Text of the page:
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Msgr Ventour steps down as rector

Msgr Allan Ventour has been associated with the seminary at the ‘Mount’ for 47 years, as a seminarian, teacher and rector. After six years managing the Seminary of St John Vianney and Uganda Martyrs, Tunapuna, he has decided to leave.

“I thank God for being with me as a student, as a teacher, then resident in the seminary as a teacher and in the last six or seven years as rector,” he said last Monday at dinner at the Seminary.

Msgr Ventour always believed he would not stay more than six years at the seminary as rector.  He recalled a saying, “Do your time and then go…if you stay too long, you start going.”  Msgr Ventour mentioned his time of illness while heading the institution. This year he decided, “I had enough” and in January spoke to Archbishop Jason Gordon.

He thanked all who supported him in different ways, mentioning Fr Michel de Verteuil CSSp (deceased), his first rector, and staff at the time including Fr Henry Charles (deceased) and Dr Everard Johnston on whom he commented “the majority of diocesan priests passed under him”. The kitchen staff was not left out.

The atmosphere at the dinner was one of celebration and nostalgia. It was the closing of the academic year. A Mass presided by the Archbishop and graduation ceremony was held earlier at the chapel.

Seven persons graduated from the Theology Department and certificates were also awarded for special programmes. Fr Arnold Francis, principal and dean of the Department and valedictorian Kakande Sekayala Stephen gave addresses.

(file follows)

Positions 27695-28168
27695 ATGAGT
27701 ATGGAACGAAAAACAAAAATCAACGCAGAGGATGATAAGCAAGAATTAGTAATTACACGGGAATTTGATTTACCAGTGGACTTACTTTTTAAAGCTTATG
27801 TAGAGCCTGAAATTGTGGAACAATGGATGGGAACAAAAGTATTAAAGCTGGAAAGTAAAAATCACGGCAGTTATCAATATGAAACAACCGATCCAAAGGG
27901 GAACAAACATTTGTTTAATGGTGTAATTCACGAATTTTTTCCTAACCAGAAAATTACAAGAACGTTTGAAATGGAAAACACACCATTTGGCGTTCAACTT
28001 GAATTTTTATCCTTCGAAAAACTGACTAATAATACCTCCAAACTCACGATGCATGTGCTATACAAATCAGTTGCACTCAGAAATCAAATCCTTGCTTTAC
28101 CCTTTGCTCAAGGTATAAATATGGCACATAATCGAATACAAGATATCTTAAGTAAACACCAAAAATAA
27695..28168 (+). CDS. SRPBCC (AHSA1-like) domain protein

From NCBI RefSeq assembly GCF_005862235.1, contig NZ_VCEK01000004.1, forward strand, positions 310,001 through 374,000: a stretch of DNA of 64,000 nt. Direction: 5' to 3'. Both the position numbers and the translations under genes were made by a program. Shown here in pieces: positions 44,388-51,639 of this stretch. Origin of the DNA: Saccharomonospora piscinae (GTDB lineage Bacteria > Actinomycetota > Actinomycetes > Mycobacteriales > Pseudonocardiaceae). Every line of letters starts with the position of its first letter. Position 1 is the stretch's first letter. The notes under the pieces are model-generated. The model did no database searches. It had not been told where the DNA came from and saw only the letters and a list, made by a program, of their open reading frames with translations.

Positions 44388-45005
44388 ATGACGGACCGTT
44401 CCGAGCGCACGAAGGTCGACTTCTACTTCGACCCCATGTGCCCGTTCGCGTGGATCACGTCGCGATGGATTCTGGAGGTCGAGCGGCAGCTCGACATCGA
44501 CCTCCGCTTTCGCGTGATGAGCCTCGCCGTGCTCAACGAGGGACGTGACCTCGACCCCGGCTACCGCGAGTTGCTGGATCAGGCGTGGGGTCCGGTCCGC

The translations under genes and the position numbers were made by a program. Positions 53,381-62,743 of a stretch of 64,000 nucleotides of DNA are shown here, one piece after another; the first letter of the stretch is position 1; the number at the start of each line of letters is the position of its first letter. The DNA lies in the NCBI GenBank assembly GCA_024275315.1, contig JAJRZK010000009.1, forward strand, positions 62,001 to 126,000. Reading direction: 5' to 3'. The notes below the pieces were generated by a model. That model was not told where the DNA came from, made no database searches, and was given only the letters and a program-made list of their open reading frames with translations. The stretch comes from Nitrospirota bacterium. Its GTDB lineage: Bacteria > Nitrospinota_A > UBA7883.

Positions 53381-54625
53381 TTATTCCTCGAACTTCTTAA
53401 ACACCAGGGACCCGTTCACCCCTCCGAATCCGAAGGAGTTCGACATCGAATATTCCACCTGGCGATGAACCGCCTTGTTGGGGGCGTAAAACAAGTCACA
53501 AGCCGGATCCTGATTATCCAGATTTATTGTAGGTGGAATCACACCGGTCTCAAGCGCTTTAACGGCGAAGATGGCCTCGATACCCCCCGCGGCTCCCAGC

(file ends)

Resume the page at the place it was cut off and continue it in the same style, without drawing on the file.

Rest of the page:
First to recognise Msgr Ventour was Archbishop Gordon at the closing Mass; more tributes followed at the dinner with Msgr Ventour’s brother Clarence, Vice-Rector Msgr Cuthbert Alexander, recently ordained Fr Lindsay John, and seminarian Paul Ramlogan.

There were many chuckles as Clarence Ventour shared memories. Msgr Ventour was the youngest of six and from young the Mass made an impression.

At five years he picked up Dominus vobiscum— Latin: «The Lord be with you”; Masses then were still held in Latin. He could not pronounce ‘Vobiscum’ “but he used to walk around the home telling family and visitors ‘dominis v… that is a kind of indication of the direction he was heading”, the elder Ventour said.

Although he wanted to enter the seminary after school, their mother insisted he become a teacher for a year to see if life would “draw him in another direction”. This did not happen. Ventour (Clarence) said people have told him they understood the Bible after listening to his brother because “they say he teach”. The feedback gave him a “nice feeling”.

He said, “He is a teacher with love in him…he has done what he wanted that is what I tell everybody… from five years Allan was blessing everybody and it is very rare you will see such a quality in someone.”

Msgr Alexander described Ventour as “a true pastor”.  He asked Msgr Ventour to preach at his first Mass. “Father’s simplicity, humility I guess is legendary and I think all of us who were here with him, associated with him know that. I think we continue to learn from you every day,” Msgr Alexander said. – LPG